University of Oregon officials pivoted quickly Wednesday in reaction to football coach Chip Kelly’s surprising departure, which came exactly three weeks before national signing day for prospective recruits.
Athletic director Rob Mullens said he will “restart" a coaching search that began in preliminary fashion earlier this month, when Kelly interviewed with three National Football League teams following the Ducks’ Fiesta Bowl win. Sources have long indicated that offensive coordinator Mark Helfrich has been identified as Kelly’s eventual successor, but Mullens said the athletic department will conduct a national search for a replacement, in part a nod to a state law requiring that at least one minority candidate be interviewed.
“Obviously we’re very aware of where we are in the recruiting period, and the critical nature of finding the next leader," Mullens said.
“But we’re going to be thorough, we’re going to find the right person and we’ll follow all the policies."
Mullens offered no time frame for making a recommendation to university president Michael Gottfredson about a potential replacement. But he said the Ducks will neither name an interim head coach nor retain a search firm, at least initially, possible indications of an expedited process.
Given the looming signing day for recruits, sources have indicated that the Ducks would like to have a coach in place in a matter of days, not weeks, and perhaps as soon as next week. Oregon’s staff of assistants would provide oversight of the program in the meantime, Mullens said, another indication that the hiring process will be speedy, and that much of the staff figures to remain intact.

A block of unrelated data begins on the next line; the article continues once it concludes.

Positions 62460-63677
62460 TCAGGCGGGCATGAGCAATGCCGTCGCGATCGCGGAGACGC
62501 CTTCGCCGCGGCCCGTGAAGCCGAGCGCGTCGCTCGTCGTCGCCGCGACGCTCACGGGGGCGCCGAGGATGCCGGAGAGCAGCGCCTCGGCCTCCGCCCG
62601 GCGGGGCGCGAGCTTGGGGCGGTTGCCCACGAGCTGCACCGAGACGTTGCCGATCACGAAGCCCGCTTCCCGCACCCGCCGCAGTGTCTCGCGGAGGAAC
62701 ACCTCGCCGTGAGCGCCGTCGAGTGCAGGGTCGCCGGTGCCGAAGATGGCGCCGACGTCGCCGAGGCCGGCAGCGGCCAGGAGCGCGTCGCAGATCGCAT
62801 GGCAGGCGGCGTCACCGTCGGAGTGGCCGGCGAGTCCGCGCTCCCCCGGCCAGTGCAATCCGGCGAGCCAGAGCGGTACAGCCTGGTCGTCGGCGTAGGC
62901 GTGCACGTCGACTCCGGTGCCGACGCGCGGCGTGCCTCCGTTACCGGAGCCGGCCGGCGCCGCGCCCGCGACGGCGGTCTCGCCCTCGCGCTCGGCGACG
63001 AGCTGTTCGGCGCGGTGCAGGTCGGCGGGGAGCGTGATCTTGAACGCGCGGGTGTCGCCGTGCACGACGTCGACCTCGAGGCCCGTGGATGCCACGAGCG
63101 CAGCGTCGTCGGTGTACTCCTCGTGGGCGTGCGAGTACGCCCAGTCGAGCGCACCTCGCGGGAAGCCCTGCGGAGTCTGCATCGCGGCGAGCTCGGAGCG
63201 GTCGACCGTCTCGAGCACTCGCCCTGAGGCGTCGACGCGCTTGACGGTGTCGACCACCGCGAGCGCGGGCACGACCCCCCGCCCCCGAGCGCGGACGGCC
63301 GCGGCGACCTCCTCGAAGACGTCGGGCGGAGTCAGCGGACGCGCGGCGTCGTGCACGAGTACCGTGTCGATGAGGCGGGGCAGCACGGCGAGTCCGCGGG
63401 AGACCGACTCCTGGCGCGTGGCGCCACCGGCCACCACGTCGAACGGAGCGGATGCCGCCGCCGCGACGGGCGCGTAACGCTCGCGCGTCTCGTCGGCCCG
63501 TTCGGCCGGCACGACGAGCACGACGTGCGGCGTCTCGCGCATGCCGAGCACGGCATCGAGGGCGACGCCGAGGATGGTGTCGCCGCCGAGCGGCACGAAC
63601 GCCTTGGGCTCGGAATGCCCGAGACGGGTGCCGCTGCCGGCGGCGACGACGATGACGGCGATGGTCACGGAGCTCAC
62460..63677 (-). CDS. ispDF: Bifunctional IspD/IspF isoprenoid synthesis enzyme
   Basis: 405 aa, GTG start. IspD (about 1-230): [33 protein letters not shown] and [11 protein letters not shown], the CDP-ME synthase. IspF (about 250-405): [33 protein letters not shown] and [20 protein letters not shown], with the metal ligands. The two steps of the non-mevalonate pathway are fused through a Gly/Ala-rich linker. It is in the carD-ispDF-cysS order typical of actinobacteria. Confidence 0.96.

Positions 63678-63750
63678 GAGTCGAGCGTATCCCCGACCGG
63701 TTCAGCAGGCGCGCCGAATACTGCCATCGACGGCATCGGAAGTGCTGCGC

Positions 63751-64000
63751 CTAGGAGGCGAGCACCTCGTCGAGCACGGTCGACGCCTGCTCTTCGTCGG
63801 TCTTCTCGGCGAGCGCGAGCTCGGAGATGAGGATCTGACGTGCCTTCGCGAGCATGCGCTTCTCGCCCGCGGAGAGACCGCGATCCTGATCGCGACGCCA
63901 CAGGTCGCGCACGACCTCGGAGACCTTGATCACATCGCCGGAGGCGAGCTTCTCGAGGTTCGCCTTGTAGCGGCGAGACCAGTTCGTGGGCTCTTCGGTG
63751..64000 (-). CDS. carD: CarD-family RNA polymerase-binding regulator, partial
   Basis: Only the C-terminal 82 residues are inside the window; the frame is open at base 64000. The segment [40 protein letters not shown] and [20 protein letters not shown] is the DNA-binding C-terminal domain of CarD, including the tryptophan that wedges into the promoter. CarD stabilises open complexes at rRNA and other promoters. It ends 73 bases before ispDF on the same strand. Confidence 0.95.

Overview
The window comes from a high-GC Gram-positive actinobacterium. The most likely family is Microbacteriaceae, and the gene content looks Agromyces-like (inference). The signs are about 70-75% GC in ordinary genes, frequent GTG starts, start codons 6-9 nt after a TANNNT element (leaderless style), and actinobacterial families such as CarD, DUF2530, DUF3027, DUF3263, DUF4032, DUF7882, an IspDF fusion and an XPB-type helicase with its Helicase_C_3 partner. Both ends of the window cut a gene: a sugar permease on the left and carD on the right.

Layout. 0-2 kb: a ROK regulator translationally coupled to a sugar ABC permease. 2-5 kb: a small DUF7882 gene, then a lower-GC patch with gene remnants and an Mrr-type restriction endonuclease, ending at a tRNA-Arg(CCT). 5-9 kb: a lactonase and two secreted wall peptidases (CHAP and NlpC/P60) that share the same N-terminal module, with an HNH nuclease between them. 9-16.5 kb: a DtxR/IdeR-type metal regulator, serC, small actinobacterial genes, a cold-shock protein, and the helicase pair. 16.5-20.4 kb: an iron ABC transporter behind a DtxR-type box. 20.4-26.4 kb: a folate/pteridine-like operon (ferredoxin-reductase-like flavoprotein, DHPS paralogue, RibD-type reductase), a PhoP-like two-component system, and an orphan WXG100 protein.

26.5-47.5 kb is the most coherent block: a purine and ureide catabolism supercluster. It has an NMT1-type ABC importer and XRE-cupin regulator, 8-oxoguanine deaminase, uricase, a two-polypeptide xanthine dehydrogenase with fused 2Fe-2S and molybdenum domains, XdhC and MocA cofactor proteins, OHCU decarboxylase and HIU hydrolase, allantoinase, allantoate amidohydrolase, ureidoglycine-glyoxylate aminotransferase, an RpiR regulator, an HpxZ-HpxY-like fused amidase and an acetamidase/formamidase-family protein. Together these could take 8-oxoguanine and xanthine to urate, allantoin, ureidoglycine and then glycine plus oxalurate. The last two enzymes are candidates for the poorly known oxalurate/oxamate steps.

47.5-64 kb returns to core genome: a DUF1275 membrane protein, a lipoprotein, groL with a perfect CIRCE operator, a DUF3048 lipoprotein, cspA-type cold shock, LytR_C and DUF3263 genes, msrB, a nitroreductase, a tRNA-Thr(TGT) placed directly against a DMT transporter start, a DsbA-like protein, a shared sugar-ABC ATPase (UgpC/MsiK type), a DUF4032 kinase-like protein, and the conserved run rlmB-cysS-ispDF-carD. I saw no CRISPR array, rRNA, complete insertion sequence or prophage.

In the past, successful mid-major coaches such as Boise State’s Chris Petersen — a former Oregon assistant — and TCU’s Gary Patterson have been rumored as potential targets for Oregon. But one UO source suggested recently that pursuing an outside candidate, even one with such strong credentials, would be inadvisable given the continuity that could be maintained by promoting Helfrich.
On Wednesday, Mullens spoke of seeking a coach who “understands the culture" of Oregon football, would play a similar style of offense and has “been around winning programs." Helfrich would fill all of those requirements, as would other current UO assistants, a number of whom could be candidates in the search process, Mullens said.
Duck players interviewed Wednesday were careful not to indicate a preference for a current assistant, much less Helfrich specifically. But safety Brian Jackson did express an expectation that some continuity will be preserved.
“I don’t think that things will be changed so significantly that we’ll be a different program," Jackson said. “I think things will stay the way they are."
Center Hroniss Grasu was asked about the possibility of Oregon hiring a coach who might tinker with Kelly’s up-tempo, spread-option offense, and joked that “I doubt we’re going to have to huddle here," meaning that he too expects continuity in Oregon’s style of play.
But, Grasu said, “whoever the university hires, I’m going to play for that coach. Obviously that guy’s going to be more than qualified."
Mullens did attempt to diffuse the notion that an ongoing NCAA investigation into Oregon’s recruiting practices under Kelly either influenced Kelly’s departure or would affect the coaching search.
“I think we do things the right way here; I think most people in the industry absolutely understand that," Mullens said.
“I just have confidence that, industrywide, people know what’s going on here, and people are doing it the right way."